Bishop Robert Nelson of the Church of Jesus Christ of Latter-day Saints’ in Chevy Chase, MD, isn’t exactly sure how to handle the casserole question. You see, the Mormon church is run by volunteers, and every member has a job: teaching Sunday school, managing church finances, organizing community food drives, or serving in the tutoring program. So when I asked Bishop Nelson who in his congregation would bring a casserole to Ann Romney if she were to get the flu while her husband was President of the United States, he paused and chuckled. “I can imagine wanting to bring the casserole, but then you have to go through security, and at some point you go, the casserole just isn’t worth it. Call for carry out.”
The casserole question is one of many puzzlers Mitt Romney’s presidential run poses for Nelson’s congregation on the northern border of the District of Columbia. Mormons attend church based on their addresses—and 1600 Pennsylvania Avenue is assigned to Nelson’s parish, or ward. “When we get new members in from any walk of life and I sit down and talk with them: where are you at, what are your needs, how can this church help you, how can you help the church,” explains Nelson. “It is that same discussion—it’s just with somebody who is the President of the free world, so I am sure there are nuances that will be unique.”
New faces are by no means rare to the Third Ward–the church averages 25 new converts a year, making it the Mormon church’ s highest baptizing ward in the area. Some 250 people attend gatherings every Sunday, and a total of 650 people from nearly two dozen countries are on the membership roll. Services are warm and people are friendly. When I visited on a recent Sunday, a suited young elder performed a rendition of “I Have been Changed for Good” from the hit musical Wicked to honor the service of departing missionaries. Congregants piled hundreds of cans of food in the foyer for an upcoming citywide food drive they spearheaded with other downtown churches. Everyone sang “Humility our Savior,” a Mormon hymn with the same melody as the “Come Thou Long Expected Jesus,” a Methodist standby. And the rotating preaching responsibilities fell to an elderly African-American woman, a retired couple, and a young Kenyan woman, who all spoke on the subject “We are our brother’s keeper”–which happens to be a hot topic in the presidential campaign.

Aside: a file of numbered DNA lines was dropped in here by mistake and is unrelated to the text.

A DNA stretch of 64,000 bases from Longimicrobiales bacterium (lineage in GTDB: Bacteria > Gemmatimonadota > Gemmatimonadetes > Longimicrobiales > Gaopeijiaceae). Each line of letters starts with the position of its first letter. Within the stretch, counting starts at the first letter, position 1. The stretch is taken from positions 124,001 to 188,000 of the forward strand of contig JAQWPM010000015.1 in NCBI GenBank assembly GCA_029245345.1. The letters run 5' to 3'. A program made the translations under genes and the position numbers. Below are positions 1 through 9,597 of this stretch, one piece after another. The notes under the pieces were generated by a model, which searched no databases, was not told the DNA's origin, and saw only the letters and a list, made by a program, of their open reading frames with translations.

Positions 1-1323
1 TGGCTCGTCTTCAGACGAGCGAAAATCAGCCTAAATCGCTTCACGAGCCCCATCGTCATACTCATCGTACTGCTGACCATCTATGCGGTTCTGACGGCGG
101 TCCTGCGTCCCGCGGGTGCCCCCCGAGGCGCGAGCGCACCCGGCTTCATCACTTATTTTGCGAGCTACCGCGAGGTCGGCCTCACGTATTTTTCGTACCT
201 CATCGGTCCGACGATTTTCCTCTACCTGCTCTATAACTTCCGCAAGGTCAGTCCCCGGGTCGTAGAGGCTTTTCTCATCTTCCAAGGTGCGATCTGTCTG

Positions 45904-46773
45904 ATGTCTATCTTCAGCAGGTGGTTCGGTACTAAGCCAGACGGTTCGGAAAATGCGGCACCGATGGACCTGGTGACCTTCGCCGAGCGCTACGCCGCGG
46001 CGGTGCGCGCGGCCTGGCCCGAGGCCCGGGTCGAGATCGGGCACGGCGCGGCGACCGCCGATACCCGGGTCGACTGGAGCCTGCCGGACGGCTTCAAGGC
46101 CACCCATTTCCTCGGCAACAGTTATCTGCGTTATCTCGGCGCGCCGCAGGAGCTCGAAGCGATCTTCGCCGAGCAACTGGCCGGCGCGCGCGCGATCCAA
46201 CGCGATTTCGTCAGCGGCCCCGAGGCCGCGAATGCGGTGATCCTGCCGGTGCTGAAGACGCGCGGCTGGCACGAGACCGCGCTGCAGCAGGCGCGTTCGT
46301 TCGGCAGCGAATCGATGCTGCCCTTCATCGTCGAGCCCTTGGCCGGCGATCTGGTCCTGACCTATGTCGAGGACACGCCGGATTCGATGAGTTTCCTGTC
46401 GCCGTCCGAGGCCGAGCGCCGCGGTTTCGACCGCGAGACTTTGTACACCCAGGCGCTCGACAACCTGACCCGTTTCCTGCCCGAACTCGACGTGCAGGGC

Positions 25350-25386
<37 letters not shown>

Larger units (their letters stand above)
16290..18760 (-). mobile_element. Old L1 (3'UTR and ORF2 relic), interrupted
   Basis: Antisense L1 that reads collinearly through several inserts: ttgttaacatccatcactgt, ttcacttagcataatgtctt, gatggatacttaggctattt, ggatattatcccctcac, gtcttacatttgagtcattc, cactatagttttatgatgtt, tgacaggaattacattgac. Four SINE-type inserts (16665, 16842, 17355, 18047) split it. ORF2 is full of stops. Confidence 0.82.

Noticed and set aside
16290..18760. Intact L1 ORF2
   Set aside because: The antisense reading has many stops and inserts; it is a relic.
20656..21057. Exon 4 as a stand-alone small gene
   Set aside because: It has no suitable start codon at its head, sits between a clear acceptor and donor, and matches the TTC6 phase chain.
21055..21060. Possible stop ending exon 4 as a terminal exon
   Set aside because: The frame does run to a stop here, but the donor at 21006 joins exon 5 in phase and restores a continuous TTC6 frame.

The Third Ward’s facilities are moving close to the White House in October. After seven years of lobbying for permits to renovate a former Catholic convent on 16th street, the Mormon church will open its first meetinghouse in downtown D.C. built since the 1930s. Senator Harry Reid is slated to attend the new building’s dedication on Oct. 28, and Elder Quentin Cook, a senior Mormon leader from Salt Lake City, will preside over the service. The chapel will open its doors for the first time with a citywide food drive and community open house. “We wanted to be able to have people notice that we were in the neighborhood and that we were good neighbors that wanted to partner with other churches doing good in the area,” says Debbie Harrison, whose husband is the D.C. stake president (the leader of all D.C.-area Mormon churches) and whose grandfather, J. Willard Marriott, was Willard Mitt Romney’s namesake.
Nelson, who works in the Administrative Office of the Courts’ information technology division, says he has never met the Romneys and he doesn’t know what it would be like to be the President’s pastor. He will cross that bridge after the polls close on November 6. “I’ll just stay out of his way, and I’ll insert myself however he wants me to,” says Nelson, “and just make sure that I treat him as a member of the congregation, and that I treat him equally with all the rest of our members.”